The captain indicated that the time delay between retarding the thrust levers and selecting reverse thrust was caused by another crew member callout, which interrupted his thought process. The crew reported being extremely startled by the suddenness and intensity of the loud bang, and none of the crew members recognized the origin of the sound.
The memory checklist items for rejected takeoff procedure were described in the airline airplane flight crew operating manual as follows:
The captain called “reject” 1.3 sec after the loss of power and initiated the associated action 0.8 sec later by retarding the power levers to idle as the aircraft was accelerating through 172 kt 7,300 ft along the runway. The flight engineer, noting that lights indicating that the thrust reversers were deploying had not come on, called "No reverse" and immediately moved the spoiler handle back. As a result, the spoilers were deployed and the autobrake system activated. At this point, the aircraft had accelerated to 175 kt and was 7,850 ft down of the runway, and 3,150 ft from the end.
Reverse thrust power was applied as the aircraft was decelerating through 140 kt, 1,850 ft from the end of the runway.
The autobrake began applying pressure 1.8 sec after the captain pulled the power levers back to idle. This activation of the autobrake was the direct result of the flight engineer manually deploying the spoilers when he noted the thrust reversers had not been selected. The thrust reversers were not deployed until 3.5 sec after the power levers were retarded. The brake pedals were not used by the crew during the rejected takeoff.
Although the Abnormal Procedures checklist current at the time of the accident did not call for immediate manual activation of the spoilers, the flight engineer’s actions to do so, in accordance with airline standard operating procedures (SOPs), greatly reduced the amount of overrun. The engine maintenance records indicated that the three engines on the aircraft had been maintained in accordance with the manufacturer's recommendations;
2.2 Organizational aspects
Because of financial pressures, all sections of the airline had been driven to find ways to reduce costs. In the maintenance department, a 30 percent decrease in budget required centralizing many of the maintenance functions and reducing staff and middle management. However, the dispatch reliability and use of the MEL have remained relatively constant, and the engine maintenance records indicated that the three engines installed on the airplane had been maintained in accordance with the manufacturer's recommendations.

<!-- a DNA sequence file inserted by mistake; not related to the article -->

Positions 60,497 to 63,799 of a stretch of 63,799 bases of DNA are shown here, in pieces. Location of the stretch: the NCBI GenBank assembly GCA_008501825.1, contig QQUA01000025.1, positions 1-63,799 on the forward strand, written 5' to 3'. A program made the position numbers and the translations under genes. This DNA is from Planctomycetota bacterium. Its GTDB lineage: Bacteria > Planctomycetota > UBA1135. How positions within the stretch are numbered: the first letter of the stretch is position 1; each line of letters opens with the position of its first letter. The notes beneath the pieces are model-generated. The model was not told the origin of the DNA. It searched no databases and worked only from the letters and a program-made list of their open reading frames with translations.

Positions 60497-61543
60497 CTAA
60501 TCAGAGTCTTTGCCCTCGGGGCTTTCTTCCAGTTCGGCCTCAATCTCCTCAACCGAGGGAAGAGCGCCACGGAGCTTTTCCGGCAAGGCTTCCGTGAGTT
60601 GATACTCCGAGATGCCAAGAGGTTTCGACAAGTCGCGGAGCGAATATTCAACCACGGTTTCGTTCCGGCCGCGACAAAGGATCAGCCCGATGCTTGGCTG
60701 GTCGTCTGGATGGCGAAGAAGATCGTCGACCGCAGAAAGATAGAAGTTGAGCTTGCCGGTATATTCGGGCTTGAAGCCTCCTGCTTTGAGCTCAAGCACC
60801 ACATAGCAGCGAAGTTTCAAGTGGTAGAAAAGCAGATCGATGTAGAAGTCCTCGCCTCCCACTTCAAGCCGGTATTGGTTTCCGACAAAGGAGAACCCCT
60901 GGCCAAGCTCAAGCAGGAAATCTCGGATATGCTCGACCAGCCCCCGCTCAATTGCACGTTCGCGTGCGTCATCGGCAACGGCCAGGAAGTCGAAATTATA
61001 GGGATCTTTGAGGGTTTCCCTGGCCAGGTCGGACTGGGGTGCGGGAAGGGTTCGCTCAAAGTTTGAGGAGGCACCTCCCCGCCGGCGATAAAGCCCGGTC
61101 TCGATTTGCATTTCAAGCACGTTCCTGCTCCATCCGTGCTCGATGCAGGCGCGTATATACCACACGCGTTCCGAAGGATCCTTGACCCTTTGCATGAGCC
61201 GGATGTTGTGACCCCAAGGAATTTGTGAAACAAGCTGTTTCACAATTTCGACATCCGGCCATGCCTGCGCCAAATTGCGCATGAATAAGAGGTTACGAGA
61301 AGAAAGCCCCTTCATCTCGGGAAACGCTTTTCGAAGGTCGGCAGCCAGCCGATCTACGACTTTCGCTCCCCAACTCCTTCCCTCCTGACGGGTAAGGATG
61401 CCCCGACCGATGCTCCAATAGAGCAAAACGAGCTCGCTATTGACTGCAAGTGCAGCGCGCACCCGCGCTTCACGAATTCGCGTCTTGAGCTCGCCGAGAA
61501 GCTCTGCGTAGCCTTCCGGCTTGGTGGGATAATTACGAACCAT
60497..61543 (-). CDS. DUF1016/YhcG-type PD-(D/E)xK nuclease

For this flight, the aircraft was being operated with two MEL item limitations:
1. Pneumatic Pressure Regulator Valve: Because the pneumatic pressure regulator valve on no. 3 engine would not shut off when selected, the valve had been locked in the "OFF" position
2. Thrust Reverser/Fan Reverser: Because the thrust reverser on the no. 2 engine would not stow properly after landing on the previous flight, the thrust reverser had been locked out.
The dispatch of the aircraft with these two unserviceable items was permitted by the airline’s procedures.
An engine condition monitoring program was developed by the engine manufacturer to track engine health to provide for early fault detection. The manufacturer also published guidelines for engine parameter trend monitoring. Adherence to trend-monitoring guidelines is not mandatory, and each operator is advised to establish its own reporting and analysis procedures and alert levels for parameter shifts. The manufacturer does not specify urgency or how much time should be taken to complete the analysis of the trend data. The process is rather cumbersome as it takes from two-and-a-half to four days from the time the readings are taken in the aircraft until the results are analyzed by the maintenance division.